Sunday 19 January 2020

Nick Britten: Beaten, starved and burnt -- the children accused of witchcraft

Nick Britten

WHILE Kristy Bamu met his brutal end in a run-down tower block in east London, his murder had its origins in Central Africa, where witchcraft is widely practised.

In his homeland of the Democratic Republic of Congo, more than 20,000 children are forced to live homeless on the streets of the capital Kinshasa because they have been accused of sorcery.

But after the conviction yesterday of his sister Magalie Bamu (29) and her boyfriend Eric Bikubi (28) for the 15-year-old's murder, experts warned that misguided belief in witchcraft now posed a greater threat to children in Britain than those in Africa.

Adrift from the restraining force of their communities, there is little to stop young migrant Africans living in London letting their beliefs in sorcery and exorcism running out of control.

Yesterday the Metropolitan Police said it had investigated 83 "faith-based" child abuse cases involving witchcraft in the past 10 years.

The authorities in the UK first became aware of the problem in 2000 following the torture and murder of Victoria Climbie by her aunt and her boyfriend, who believed she was possessed.

Since then the number of cases being investigated has risen on an almost annual basis.

Yet experts believe what is being reported it only the tip of the iceberg and the reality is that even where communities are aware of abuse going on, such as children being beaten, starved, burnt or having chilli rubbed in their eyes, they are content to ignore it.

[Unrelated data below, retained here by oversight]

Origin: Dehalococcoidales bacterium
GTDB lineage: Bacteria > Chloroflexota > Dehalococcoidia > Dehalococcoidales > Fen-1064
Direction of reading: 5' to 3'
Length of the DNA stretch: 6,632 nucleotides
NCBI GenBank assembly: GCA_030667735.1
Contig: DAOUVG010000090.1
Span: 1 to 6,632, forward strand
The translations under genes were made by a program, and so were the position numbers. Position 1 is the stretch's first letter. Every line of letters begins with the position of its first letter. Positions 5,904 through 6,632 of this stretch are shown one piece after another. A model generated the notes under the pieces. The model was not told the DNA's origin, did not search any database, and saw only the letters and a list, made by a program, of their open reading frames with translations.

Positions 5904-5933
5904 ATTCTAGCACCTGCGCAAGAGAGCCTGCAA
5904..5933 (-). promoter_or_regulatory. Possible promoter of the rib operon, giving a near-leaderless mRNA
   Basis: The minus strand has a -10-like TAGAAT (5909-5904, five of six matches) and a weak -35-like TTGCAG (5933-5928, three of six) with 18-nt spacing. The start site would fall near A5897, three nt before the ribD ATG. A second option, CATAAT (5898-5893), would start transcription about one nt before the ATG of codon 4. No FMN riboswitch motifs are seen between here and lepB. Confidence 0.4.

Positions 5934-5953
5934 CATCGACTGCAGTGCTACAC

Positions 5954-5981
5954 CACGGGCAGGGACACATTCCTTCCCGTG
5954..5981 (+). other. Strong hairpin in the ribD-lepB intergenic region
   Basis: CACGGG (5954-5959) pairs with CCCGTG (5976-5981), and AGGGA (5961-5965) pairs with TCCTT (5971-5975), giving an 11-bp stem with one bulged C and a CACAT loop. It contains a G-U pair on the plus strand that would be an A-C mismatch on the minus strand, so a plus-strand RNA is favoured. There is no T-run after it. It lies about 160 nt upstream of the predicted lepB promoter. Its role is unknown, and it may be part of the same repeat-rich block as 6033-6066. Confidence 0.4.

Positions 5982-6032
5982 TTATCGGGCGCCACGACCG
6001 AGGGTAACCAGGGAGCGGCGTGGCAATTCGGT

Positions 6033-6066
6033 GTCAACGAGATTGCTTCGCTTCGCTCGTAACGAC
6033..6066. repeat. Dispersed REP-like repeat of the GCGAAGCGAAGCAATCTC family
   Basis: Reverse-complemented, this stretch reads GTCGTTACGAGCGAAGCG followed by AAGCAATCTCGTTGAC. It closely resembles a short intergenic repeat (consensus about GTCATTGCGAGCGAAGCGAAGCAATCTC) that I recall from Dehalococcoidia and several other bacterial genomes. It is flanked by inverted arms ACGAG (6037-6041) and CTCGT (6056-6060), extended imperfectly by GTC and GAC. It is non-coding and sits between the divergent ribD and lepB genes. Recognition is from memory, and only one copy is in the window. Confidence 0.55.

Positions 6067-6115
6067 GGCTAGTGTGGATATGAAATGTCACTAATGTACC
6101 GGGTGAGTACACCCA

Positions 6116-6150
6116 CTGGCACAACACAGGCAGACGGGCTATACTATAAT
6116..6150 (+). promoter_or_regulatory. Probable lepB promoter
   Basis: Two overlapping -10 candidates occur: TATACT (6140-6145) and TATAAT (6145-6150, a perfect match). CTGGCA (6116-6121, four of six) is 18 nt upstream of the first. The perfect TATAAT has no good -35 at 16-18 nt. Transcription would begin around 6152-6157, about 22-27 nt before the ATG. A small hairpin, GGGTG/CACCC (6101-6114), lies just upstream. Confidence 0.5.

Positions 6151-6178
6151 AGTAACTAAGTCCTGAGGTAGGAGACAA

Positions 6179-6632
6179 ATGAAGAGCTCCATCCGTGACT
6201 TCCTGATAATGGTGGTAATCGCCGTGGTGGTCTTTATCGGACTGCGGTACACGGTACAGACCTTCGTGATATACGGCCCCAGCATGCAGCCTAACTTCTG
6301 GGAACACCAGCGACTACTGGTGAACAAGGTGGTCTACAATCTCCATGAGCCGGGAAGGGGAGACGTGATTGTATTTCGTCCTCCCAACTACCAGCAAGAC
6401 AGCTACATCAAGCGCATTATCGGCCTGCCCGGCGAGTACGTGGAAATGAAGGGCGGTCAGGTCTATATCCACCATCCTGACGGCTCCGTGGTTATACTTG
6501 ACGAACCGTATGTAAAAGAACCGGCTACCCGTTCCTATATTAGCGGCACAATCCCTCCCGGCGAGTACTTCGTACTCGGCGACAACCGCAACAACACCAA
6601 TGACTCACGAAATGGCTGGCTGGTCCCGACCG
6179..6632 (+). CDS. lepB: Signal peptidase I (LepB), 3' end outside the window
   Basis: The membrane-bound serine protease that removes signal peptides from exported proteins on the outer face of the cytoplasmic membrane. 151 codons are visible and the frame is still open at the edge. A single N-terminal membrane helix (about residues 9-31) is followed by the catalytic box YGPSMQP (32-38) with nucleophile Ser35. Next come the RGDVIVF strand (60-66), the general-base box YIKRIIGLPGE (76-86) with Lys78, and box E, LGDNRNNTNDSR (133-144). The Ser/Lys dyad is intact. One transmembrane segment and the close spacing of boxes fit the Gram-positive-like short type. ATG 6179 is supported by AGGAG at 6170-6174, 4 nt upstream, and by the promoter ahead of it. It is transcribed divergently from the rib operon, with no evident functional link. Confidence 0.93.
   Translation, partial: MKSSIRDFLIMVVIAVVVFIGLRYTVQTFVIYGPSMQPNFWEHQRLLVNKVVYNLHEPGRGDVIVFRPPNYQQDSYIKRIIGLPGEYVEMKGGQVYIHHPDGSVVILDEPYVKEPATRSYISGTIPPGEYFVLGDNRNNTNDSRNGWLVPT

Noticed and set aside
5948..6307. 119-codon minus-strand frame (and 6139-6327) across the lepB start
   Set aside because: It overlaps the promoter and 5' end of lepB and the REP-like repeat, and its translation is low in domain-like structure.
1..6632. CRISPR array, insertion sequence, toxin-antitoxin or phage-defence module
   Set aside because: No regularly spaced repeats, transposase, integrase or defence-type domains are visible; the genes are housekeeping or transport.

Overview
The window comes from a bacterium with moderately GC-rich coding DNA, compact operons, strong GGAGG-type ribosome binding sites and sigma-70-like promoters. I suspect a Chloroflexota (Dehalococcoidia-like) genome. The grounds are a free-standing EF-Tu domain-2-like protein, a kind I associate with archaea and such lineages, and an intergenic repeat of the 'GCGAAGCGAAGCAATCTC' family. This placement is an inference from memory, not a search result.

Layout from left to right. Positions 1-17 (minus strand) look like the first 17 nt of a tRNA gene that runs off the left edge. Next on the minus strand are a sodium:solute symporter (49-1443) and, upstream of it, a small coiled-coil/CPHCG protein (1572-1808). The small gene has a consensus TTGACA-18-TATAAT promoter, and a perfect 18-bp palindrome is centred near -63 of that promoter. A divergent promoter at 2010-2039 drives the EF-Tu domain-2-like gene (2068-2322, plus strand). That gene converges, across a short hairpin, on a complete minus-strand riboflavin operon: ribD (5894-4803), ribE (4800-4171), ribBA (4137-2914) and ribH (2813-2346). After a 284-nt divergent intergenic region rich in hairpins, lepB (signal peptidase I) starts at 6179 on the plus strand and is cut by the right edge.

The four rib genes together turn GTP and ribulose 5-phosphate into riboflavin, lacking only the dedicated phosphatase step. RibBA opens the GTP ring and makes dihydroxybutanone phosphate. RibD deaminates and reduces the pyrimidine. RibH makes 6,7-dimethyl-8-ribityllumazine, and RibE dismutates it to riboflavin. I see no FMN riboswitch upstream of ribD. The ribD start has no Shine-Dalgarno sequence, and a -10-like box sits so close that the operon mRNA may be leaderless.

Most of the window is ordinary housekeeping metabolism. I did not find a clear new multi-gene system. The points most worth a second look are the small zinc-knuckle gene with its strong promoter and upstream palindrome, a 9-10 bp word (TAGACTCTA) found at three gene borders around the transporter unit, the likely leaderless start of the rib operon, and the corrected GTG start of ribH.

Witchcraft, with its close links to Christian churches in Africa, is seen by extremists as a natural extension to the religion, and has followed African Communities here. Whilst the practice is centuries old, the accusing of children of witchcraft is thought to be a modern phenomenon, first becoming common in the mid-1990s.

With the rise in the UK of unregulated churches there has come an increase in the kind of horrific cases the Old Bailey has just heard.

Debbie Ariyo, the head of the charity Africans Unite Against Child Abuse (Afruca), said: "If you look at how fast new African churches have grown since 2005, it's astonishing.

"Dozens of rogue churches don't want to change their practices. Small churches can be hidden away in a living room."

One of the problems for the British authorities is trying to track the growth.

Dr Richard Hoskins, an African studies expert who gave evidence in the Kristy Bamu trial and who has studied witchcraft for 25 years, said the scale of the problem is something the UK authorities need to admit before they can tackle it.

He said: "We're quite happy to talk about what is inappropriate belief when it comes to terrorism or paedophilia, but when it comes to fundamentalist religious belief affecting child protection, we don't seem to want to talk about it."

Irish Independent

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